If this has already been addressed, can someone point me to the thread? (Couldn't find one, but it seems like a very basic problem)
I have pulled several words and a few phrases out of my hat for my MC's language... basically they have their own names for a handful of certain objects and concepts that are central to their way of life (including a few things that have no direct English translation). I think this "language" sounds reasonably cohesive, since I cobbled together sounds that I tend to like. Lots of K's and I's and three-syllable words.
Now I need to come up with a few words and phrases in a language pertaining to a completely different culture in the story. At first I was just picking more stuff out of my hat, thinking, "It'll be fine, I'm making it all up anyway," But then I looked at it and realized that the "foreign" language really needs to have a different flavor to it than the MC's language, and I'm not sure how to best accomplish that.
I've been looking at examples of different languages online all night, thinking maybe I could rip off something, but I'm still flailing.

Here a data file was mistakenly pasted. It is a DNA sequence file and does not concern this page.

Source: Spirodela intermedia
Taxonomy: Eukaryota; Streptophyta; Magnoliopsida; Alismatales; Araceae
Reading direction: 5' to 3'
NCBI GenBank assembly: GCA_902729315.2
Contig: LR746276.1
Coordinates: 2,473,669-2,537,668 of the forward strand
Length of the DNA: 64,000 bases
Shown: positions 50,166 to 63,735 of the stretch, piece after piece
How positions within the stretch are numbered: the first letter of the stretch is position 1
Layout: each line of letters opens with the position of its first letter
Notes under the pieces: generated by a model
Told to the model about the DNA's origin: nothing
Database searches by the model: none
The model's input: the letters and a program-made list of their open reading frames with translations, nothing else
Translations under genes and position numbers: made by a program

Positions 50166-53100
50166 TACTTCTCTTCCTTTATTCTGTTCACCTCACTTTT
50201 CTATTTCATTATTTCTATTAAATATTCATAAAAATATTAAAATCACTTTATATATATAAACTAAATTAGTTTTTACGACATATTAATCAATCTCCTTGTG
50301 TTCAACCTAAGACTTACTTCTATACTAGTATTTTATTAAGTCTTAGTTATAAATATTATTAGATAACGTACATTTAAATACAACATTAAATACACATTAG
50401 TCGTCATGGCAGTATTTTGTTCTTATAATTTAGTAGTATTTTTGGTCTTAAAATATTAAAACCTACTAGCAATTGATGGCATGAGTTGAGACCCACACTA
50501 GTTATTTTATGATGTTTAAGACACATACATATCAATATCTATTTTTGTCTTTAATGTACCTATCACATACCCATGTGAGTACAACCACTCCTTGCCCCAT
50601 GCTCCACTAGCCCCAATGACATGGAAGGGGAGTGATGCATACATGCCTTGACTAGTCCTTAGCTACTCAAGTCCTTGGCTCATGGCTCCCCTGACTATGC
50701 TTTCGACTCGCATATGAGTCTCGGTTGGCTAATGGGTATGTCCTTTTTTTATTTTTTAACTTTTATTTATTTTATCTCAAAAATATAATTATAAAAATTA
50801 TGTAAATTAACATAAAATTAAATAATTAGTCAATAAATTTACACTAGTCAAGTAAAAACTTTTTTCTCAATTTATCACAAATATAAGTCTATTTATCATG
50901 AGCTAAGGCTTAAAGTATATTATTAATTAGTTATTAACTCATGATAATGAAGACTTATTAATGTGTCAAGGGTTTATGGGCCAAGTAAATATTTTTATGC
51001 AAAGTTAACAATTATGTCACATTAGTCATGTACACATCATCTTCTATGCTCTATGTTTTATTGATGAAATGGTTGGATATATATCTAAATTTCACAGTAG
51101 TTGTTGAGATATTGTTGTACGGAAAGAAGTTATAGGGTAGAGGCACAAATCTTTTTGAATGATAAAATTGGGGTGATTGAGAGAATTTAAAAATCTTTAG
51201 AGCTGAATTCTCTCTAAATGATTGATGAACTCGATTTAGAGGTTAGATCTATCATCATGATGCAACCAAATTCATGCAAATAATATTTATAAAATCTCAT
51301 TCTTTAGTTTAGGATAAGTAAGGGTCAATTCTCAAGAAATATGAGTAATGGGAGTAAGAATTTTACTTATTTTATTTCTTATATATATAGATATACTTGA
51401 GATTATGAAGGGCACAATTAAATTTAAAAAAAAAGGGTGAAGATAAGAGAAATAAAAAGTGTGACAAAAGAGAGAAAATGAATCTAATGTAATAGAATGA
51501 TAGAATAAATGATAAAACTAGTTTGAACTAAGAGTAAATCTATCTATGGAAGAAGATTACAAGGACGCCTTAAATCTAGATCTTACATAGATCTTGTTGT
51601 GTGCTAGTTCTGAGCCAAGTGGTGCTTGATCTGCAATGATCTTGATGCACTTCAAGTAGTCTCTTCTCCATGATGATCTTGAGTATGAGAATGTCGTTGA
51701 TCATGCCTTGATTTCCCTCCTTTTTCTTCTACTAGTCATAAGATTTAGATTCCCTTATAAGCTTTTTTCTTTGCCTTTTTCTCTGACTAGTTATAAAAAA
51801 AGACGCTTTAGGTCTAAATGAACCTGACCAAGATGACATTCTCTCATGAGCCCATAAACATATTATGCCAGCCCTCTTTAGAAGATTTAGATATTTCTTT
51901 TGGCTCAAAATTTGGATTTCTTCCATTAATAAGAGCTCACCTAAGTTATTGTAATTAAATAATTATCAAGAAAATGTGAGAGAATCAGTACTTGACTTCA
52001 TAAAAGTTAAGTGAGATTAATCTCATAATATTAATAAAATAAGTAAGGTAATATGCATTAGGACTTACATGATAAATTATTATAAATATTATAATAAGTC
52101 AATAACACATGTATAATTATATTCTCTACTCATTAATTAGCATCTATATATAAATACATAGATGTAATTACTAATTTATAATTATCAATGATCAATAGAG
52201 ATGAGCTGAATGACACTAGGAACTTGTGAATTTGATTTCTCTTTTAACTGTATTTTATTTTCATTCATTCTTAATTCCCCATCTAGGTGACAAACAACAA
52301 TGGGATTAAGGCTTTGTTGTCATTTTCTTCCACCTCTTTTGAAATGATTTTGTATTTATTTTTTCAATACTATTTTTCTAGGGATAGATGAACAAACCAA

One idea that seems to be working a little bit: For a different project, I recently notated a bunch of place names from Michigan that were based on the local native language(s). I then noted a bunch of place names from Washington state which were based on THEIR local native language(s). It was pretty obvious that these were two distinct flavors. So one thing I tried last night was to write down some of the more repetitive syllables from the Michigan names, and combine them with a few other syllables, to try to capture that unique flavor. I'm still experimenting with this, so I'm not sure it's going to work- but you can definitely tell the difference between a phrase from my original "language" and a phrase from the Michigan-derived syllables.
Does anyone have any experience/ideas for dealing with this issue?